And so it begins.
After two leavers’ assemblies full of encouraging talks, signed shirts and sobbing, my daughters left their schools on Tuesday, ready for six weeks of freedom before starting new schools in September.
It started, as it often does, with grand ideas about how the time would be filled: the creative projects that would be made; the bedrooms that would be redesigned; the multitude of friends that would be met up with; the places that would be visited etc, etc.
I’ve seen these plans be swallowed up whole too many times not to unleash my life coach self on them on day 2 of the holidays (it would have been day 1, natch, but we were busy visiting Grandma). And so a genuinely fun morning of planning involving felt pens, mindmaps and a conversation or two about realistic expectations was embarked upon and now the vertical surfaces of our kitchen are covered with holiday wish lists, a colourful planner, and a reminder of summer ‘rules’.
The main reason I wanted to do this was not to plan the holiday military style down to the last minute, but to give us all a real sense of when the lazy days were, when the planned events were and where to fit in the creative projects and the visits so we didn’t get to the end of the six weeks and realise we were out of time.
The main culprit for time stealing in the past has been screens, whether they be the telly, computers, iPads or DSi style things, so we have come to an agreement about this and decided that there will be no screen time until after 4pm. This is hardcore stuff for my girls but the payoff is that I am not allowed on Facebook until that time either, which they know will be super hard for me (and 24 hours in I can report that I’m more of an addict than I had admitted to myself before!)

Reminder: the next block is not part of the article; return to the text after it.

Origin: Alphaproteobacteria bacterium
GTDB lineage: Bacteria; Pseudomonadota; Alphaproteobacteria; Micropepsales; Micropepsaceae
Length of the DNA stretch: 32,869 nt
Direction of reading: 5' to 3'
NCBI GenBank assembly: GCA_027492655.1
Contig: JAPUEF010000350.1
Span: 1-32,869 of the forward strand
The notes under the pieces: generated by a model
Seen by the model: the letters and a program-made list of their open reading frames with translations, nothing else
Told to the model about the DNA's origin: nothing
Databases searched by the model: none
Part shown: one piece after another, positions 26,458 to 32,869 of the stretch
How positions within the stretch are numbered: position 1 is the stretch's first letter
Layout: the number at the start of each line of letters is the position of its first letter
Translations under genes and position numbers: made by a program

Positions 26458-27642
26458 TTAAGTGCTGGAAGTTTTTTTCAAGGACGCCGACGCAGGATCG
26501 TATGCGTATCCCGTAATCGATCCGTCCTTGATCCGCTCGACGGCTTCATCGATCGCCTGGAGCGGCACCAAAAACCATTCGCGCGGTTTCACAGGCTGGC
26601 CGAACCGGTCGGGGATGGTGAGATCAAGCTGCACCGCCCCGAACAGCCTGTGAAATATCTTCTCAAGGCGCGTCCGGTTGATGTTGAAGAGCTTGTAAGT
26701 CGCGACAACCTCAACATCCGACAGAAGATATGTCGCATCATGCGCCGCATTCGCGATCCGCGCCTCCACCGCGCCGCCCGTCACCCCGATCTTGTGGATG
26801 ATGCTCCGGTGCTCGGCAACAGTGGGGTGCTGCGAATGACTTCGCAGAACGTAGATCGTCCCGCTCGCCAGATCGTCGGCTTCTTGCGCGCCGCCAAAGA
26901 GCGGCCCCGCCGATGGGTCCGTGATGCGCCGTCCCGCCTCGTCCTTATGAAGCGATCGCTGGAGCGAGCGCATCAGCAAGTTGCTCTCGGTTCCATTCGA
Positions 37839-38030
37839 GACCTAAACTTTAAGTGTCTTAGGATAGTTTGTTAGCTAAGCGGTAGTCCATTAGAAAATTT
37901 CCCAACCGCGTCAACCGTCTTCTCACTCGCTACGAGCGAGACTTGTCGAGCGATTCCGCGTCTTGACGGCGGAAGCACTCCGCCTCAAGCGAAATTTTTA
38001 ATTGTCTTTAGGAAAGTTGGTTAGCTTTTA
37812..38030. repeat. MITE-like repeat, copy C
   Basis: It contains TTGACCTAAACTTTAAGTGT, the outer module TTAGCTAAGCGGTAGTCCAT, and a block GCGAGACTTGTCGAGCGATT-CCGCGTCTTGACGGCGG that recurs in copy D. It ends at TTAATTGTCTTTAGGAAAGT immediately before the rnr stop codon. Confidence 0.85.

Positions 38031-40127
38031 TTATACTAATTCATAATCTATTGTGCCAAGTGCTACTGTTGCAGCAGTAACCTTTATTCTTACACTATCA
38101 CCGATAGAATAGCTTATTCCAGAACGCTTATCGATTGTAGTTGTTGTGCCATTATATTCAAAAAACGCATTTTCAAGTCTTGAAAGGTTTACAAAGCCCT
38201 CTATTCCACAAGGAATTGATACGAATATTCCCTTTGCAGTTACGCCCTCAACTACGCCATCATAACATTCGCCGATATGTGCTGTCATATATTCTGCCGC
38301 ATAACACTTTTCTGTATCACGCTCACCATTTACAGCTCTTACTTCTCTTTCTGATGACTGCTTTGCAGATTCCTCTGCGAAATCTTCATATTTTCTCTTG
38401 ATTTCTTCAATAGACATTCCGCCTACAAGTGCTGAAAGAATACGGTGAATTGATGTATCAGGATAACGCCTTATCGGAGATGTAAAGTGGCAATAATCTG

You can tell I’m in holiday mode because of the rambling nature of this post, but here are the points I wanted to make:
3 super simple school summer holiday hacks
1. A plan, if it’s not too rigid, can be something that helps you relax, as you know when you have space to be spontaneous or just chill in a hammock with a good book. Lisa Wynn, a wonderful coach I know, calls this a ‘flucture’ – a structure with flow. This obviously goes for life in general and not just the summer holidays.
2. Time sink activities that are fun are much better restricted to the end of the day than the beginning, for adults and children alike. This is because they are hard to switch off, so it’s easier (and more satisfying) to be creative or active early on. Often, once you’re absorbed in the non-time sink activity, you’ll forget all about turning on Facebook.
3. If you have children and work from home, you will not be able to get everything done. Fact. So relax your hold on the reins a little and lower your expectations. So this post is a day later than usual and I’m writing it in the midst of a messy kitchen whilst helping with loom band bracelets and with two separate music sources blaring at the same time. It’s far from perfect, but hopefully it’ll give you something to think about anyway so my job is done.
How could you go with the flow a little more this summer? Leave a comment!